Can I Use Bug Killers and Repellents During Pregnancy?

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Parents

We live in the South, where insects are a major problem. But now that I’m pregnant, I’m afraid to use any kind of bug killer or repellent. Are some OK?
Rhonda

Pesticides are considered poisons and pregnant women should stay away from them as much as possible. Exposure may cause miscarriage, premature delivery, and birth defects. You can use safer methods of removal such as boric acid, which you should be able to find at your local hardware store.

As for insect repellents (which may contain DEET, or N,N-diethyl-meta-toluamide), the risks aren't fully known. So far, studies have not proven that DEET poses a health hazard to unborn babies, but some of the chemical may reach the baby. Some health care providers advise pregnant women to use insect repellents, including those containing DEET, because they help to reduce exposure to mosquito bites that may carry potentially serious viruses. If you use a repellent, do not use more than you need to, and wash it off when you get indoors.

Other, non-repellent precautions you can take against insect bites include:

  • Avoid going outdoors when insects such as mosquitoes are most actively biting (usually dusk and dawn).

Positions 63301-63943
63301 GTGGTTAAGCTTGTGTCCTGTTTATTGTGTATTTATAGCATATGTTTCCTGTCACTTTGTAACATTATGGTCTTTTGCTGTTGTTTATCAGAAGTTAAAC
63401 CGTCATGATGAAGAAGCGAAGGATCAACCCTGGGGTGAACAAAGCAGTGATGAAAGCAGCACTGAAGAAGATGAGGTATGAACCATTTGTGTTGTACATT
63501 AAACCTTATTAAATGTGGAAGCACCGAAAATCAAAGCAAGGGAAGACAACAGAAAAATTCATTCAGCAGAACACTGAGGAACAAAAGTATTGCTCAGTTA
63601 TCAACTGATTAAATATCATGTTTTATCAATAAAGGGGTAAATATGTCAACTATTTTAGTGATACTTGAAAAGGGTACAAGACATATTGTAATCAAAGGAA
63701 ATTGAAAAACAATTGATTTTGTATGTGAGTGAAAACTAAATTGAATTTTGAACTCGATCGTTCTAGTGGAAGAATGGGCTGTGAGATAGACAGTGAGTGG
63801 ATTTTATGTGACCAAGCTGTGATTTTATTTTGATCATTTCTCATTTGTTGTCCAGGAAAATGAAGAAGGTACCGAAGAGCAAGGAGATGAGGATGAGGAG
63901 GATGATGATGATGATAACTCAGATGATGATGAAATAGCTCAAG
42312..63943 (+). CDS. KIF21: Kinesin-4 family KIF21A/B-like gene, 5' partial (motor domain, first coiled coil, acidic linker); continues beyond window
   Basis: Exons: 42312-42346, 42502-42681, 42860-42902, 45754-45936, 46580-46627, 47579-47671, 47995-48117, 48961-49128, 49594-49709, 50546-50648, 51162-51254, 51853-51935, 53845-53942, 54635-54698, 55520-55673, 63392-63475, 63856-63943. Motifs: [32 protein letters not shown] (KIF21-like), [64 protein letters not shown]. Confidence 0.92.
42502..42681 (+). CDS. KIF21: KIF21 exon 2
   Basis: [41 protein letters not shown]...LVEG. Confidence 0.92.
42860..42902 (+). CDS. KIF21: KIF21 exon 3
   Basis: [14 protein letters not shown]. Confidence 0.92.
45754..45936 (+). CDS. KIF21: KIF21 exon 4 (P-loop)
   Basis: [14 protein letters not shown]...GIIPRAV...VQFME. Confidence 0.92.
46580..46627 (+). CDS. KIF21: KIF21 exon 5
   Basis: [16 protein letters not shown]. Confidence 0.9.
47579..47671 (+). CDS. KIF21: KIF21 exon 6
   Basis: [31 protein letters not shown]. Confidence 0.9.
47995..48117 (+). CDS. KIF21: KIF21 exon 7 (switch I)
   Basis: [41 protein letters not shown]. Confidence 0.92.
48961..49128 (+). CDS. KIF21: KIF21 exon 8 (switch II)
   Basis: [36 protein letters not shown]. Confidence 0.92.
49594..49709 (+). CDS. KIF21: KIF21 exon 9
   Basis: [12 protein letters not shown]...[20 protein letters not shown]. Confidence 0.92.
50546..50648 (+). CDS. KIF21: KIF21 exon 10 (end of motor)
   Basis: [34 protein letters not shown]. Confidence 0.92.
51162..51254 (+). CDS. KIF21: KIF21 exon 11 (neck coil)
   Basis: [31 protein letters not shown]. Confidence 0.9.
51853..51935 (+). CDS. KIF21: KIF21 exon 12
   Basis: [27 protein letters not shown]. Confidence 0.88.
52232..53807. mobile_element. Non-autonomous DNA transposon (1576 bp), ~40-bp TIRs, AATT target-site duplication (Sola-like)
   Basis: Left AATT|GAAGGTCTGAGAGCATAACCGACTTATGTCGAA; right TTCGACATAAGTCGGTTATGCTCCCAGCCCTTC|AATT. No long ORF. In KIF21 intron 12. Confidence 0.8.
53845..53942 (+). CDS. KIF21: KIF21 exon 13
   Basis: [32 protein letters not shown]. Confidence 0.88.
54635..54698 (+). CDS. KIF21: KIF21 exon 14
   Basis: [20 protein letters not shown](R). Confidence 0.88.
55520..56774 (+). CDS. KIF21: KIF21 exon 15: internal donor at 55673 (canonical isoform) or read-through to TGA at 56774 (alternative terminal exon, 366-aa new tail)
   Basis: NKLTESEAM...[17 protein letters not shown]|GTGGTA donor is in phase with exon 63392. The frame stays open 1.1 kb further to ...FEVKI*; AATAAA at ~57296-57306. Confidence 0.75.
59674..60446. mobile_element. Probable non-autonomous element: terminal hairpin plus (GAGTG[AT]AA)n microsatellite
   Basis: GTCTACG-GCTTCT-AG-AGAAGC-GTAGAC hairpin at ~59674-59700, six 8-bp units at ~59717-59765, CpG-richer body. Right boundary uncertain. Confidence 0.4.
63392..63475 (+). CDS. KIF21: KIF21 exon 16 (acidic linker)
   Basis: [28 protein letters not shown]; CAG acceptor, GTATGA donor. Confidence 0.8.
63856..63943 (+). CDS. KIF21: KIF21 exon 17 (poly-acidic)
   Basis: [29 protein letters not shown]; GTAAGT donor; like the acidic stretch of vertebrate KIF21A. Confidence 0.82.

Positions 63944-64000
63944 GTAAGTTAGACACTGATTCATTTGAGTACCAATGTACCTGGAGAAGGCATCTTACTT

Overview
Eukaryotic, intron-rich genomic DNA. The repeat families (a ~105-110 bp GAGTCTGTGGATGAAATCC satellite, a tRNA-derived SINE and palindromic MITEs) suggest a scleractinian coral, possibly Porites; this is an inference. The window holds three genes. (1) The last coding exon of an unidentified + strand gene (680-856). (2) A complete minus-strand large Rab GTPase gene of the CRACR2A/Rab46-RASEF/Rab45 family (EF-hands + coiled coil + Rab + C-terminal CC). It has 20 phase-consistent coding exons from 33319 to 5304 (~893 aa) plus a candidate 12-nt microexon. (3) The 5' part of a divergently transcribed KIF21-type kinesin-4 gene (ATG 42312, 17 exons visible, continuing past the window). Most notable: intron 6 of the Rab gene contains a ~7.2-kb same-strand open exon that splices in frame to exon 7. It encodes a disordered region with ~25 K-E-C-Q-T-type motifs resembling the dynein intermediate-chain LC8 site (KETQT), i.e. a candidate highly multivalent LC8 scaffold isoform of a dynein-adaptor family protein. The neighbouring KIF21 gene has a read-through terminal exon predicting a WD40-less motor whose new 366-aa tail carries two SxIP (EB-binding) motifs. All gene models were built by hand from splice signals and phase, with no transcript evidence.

• Wear long sleeves and pants when outdoors to reduce the amount of exposed skin that insects can bite.
  • Keep doors and windows closed or with tight-fitting screens with no holes where insects can enter the house.

Reviewed by: Larissa Hirsch, MD
Date reviewed: August 2009

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Although we can't reply personally, you may see your question posted to this page in the future. If you're looking for medical advice, a diagnosis, or treatment, consult your doctor or other qualified medical professional. If this is an emergency, contact emergency services in your area.



Related Resources

OrganizationAmerican College of Obstetricians and Gynecologists (ACOG) This site offers information on numerous health issues. The women's health section includes readings on pregnancy, labor, delivery, postpartum care, breast health, menopause, contraception, and more.
OrganizationEnvironmental Protection Agency (EPA) The EPA is the government agency that works to protect human health and safeguard the natural environment.


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Note: All information is for educational purposes only. For specific medical advice, diagnoses, and treatment, consult your doctor.

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